A beautiful city with 1,000 years of history – and a warm, welcoming atmosphere to boot. From touring the age-old colleges to visiting country estates and world-class museums, get more out of your summer with these 10 free, Travelodgical things to do in Cambridge.
1. Explore the world-famous colleges
The 31 colleges that make up Cambridge University are all fascinating in their own right. There’s Jesus College, with its 12th-century chapel, and St John’s, where you’ll find the enchanting Bridge of Sighs. Trinity College has the Wren Library, where you can read the original manuscript of Winnie the Pooh and see Sir Isaac Newton’s walking stick. Grandiose King’s College is arguably the most beautiful – with its soaring chapel, intricate Front Court and palatial Gibbs’ Building.
Most of the colleges are free to visit, with guided tours available. Opening times vary from college to college.
2.Pose for a photo on The Backs
Just a few minutes’ walk from the buzz of King’s Parade, The Backs is a stretch of tranquil parkland that runs alongside the River Cam. Find the right spot and you’ll have an almost 360-degree view of some of Cambridge’s best-known sights, including King’s College Chapel, St John’s New Court and the Mathematical Bridge.
It’s a gorgeous place to picnic, lie in the sun and take a few snaps.
Queen’s Road Cambridge, CB3.
3. Hear evensong at King’s College Chapel
At 5.30pm each day, the chamber of King’s College Chapel – built by Henry VIII – fills with music as King’s Choir perform their evensong. The wide variety of hymns are accompanied by a beautiful gold-plated organ, recently restored, which towers above the congregation. It’s entirely free to the public. The choir are world-class, so it really is not to be missed.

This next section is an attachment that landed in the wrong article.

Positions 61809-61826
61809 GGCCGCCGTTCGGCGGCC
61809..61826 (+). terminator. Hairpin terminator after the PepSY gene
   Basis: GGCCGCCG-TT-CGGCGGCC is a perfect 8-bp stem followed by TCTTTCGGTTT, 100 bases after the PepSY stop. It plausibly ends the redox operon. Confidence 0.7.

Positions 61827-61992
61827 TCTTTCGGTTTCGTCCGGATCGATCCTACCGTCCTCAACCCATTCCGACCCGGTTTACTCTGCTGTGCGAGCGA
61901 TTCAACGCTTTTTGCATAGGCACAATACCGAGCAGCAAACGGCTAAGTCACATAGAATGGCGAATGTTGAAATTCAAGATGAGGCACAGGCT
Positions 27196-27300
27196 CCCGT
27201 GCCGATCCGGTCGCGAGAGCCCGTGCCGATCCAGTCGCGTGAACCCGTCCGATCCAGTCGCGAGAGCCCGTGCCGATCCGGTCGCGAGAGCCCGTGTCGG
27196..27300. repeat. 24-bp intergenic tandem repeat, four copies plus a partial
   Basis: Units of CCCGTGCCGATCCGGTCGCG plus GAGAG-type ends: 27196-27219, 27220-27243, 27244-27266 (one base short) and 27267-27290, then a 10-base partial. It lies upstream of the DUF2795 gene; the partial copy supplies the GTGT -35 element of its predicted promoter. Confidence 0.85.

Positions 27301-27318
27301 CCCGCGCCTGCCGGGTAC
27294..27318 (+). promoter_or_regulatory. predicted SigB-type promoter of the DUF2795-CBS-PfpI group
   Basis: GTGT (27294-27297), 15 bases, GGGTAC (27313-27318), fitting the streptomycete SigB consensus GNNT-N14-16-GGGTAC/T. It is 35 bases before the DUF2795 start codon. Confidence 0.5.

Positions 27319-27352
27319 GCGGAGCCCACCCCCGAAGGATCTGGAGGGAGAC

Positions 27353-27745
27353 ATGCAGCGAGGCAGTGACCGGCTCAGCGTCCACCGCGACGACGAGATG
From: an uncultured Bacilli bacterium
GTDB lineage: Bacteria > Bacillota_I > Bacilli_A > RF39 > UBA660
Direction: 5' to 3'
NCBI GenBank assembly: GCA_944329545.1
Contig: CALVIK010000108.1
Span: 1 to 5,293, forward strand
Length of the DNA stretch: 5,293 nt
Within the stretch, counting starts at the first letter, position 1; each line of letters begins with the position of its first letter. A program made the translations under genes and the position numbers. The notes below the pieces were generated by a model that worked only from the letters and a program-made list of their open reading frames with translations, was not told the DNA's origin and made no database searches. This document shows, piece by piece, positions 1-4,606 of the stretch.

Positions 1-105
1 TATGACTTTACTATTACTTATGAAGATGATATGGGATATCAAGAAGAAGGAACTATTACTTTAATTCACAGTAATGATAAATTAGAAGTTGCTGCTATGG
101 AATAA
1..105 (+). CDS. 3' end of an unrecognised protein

King’s Parade, CB2 1AT. Evensong performed at 5.30pm most weekdays and Saturdays during term time.
4. Walk the grounds of the Wimpole Estate
About half-an-hour’s drive away from the centre of Cambridge is the Wimpole Estate. Owned by the National Trust, there’s an admission fee to enter the house itself (a sprawling mansion dating from 1640), but the parks and gardens are free to explore.
They’re quite spectacular. Visit in June and you’ll see 180,000 flowers blooming in the exotic Pleasure Grounds, and thousands of plants in the Parterre Garden. A highlight is Cobbs Wood – fragrant woodland packed with wildlife, with a lost village beneath it.
Arrington, Royston, Cambridgeshire, SG8 0BW. The park is open every day all year round, from dawn to dusk.
5. Visit the American Cemetery
On a peaceful hillside framed by trees, just outside the city, lie the graves of 3,812 American military personnel. The Cemetery was established in 1956, and most of those buried here died in the Battle of the Atlantic during WWII.
Walk along the great mall, with reflecting pools on either side of you, to best appreciate the beauty of the spot. A memorial at the end of the walk has stained glass windows and a mosaic ceiling. Head to the visitor centre to find out more about America’s involvement in